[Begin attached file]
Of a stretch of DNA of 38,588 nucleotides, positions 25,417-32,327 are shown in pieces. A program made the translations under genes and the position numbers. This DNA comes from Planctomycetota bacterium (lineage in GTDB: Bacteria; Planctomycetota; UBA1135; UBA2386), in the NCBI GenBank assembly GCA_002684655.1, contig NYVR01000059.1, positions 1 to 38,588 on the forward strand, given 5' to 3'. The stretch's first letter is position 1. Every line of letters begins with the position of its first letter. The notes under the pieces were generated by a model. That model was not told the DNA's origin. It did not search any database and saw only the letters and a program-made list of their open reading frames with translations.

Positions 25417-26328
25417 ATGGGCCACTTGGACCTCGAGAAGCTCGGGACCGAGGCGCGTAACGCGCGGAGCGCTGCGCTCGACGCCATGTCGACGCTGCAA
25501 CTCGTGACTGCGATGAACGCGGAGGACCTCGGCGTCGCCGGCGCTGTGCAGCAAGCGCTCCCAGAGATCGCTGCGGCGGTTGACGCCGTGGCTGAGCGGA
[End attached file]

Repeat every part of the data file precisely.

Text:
Of a stretch of DNA of 38,588 nucleotides, positions 25,417-32,327 are shown in pieces. A program made the translations under genes and the position numbers. This DNA comes from Planctomycetota bacterium (lineage in GTDB: Bacteria; Planctomycetota; UBA1135; UBA2386), in the NCBI GenBank assembly GCA_002684655.1, contig NYVR01000059.1, positions 1 to 38,588 on the forward strand, given 5' to 3'. The stretch's first letter is position 1. Every line of letters begins with the position of its first letter. The notes under the pieces were generated by a model. That model was not told the DNA's origin. It did not search any database and saw only the letters and a program-made list of their open reading frames with translations.

Positions 25417-26328
25417 ATGGGCCACTTGGACCTCGAGAAGCTCGGGACCGAGGCGCGTAACGCGCGGAGCGCTGCGCTCGACGCCATGTCGACGCTGCAA
25501 CTCGTGACTGCGATGAACGCGGAGGACCTCGGCGTCGCCGGCGCTGTGCAGCAAGCGCTCCCAGAGATCGCTGCGGCGGTTGACGCCGTGGCTGAGCGGA